KGH buildings deemed safe after post-Grenfell Tower check

GV of Kettering General Hospital (KGH) NNL-140703-114637001
GV of Kettering General Hospital (KGH) NNL-140703-114637001

All clinical and non-clinical buildings at KGH have been found to be safe after a review of potential fire risks.

Organisations up and down the country have been checking their buildings after the Grenfell Tower disaster, which claimed the lives of at least 80 people.

KGH says all clinical and non-clinical buildings have passed the review, although one staff building was found to have potentially flammable insulation.

That building will no longer be used - although a KGH spokesman stressed that the decision was not because of the fire risk.

KGH’s director of facilities and estates Derek Shaw said: “Along with many other public organisations we have reviewed the hospital’s buildings in respect of any potential fire risk following the Grenfell Tower incident.

“All of our clinical and non-clinical buildings were found to be safe – although one staff office building, Thorpe House, was found to have insulation, which, while it predates the kind of cladding implicated in the Grenfell Tower, is potentially flammable.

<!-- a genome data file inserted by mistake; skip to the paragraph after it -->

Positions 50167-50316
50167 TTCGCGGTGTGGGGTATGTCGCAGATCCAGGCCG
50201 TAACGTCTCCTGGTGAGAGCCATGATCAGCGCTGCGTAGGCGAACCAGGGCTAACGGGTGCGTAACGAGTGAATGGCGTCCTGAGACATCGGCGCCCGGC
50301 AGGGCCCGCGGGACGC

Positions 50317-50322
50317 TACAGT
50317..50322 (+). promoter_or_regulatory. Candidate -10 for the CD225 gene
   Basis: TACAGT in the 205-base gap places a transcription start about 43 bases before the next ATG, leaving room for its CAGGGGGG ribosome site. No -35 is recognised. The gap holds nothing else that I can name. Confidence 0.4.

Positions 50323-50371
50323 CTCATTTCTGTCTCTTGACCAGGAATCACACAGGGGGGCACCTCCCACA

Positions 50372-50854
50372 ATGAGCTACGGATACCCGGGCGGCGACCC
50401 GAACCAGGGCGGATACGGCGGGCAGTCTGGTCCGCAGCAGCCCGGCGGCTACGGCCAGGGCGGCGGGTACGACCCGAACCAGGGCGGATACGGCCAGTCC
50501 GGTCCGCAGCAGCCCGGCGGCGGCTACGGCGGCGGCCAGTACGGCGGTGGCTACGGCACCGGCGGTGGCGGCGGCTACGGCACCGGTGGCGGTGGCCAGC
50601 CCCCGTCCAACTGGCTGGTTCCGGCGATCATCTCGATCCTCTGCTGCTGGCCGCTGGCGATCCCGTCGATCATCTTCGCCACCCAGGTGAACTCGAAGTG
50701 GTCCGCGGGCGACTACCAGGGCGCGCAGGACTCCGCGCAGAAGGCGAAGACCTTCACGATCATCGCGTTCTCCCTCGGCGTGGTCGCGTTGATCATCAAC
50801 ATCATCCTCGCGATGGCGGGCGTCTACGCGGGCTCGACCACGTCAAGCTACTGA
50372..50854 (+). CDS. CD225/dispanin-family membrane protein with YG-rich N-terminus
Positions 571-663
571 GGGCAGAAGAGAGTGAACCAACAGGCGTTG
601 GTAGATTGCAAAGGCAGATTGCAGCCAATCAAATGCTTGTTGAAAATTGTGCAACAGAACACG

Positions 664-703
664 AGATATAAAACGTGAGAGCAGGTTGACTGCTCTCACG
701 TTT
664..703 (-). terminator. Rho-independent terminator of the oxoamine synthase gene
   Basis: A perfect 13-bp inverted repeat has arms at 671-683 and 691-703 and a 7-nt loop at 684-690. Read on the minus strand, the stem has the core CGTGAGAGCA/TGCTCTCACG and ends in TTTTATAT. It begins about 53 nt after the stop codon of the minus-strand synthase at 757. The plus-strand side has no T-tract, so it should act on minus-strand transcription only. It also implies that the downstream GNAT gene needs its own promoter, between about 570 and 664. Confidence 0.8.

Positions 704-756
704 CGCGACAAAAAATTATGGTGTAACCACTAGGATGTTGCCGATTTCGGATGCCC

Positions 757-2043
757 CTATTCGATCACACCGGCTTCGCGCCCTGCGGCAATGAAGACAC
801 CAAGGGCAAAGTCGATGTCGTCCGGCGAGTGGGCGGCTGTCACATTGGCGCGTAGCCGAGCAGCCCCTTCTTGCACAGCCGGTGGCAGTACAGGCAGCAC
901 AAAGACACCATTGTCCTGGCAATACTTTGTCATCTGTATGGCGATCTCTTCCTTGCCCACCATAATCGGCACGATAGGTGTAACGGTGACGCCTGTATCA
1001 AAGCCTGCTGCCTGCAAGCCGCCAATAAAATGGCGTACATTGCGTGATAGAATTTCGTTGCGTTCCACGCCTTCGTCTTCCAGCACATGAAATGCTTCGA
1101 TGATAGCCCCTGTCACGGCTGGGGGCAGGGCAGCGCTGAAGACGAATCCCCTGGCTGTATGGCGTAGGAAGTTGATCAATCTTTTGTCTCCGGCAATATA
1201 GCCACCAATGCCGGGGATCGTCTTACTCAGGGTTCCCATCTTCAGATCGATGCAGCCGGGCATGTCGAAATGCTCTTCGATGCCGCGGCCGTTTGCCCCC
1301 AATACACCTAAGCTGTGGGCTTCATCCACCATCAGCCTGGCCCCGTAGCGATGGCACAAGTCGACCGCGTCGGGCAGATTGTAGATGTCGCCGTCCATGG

“An expert review has said it could continue to be used as office accommodation.

“However, the trust has recently been considering decommissioning the building anyway due to very significant investment (about £150,000) which is needed to replace its lift.

“Therefore the trust has taken the decision that the building will now be decommissioned entirely.”

It has not been revealed how many staff work in Thorpe House, although it does house a number of departments.

The hospital is now working on finding permanent accomodation for those who work there.

Mr Shaw added: “Staff will be offered temporary accommodation – or can continue to use the building – until permanent accommodation can be arranged.

“While the insulation is not the main reason for decommissioning, it is one of a number of reasons why this old building is no longer fit for purpose and is too costly to repair.”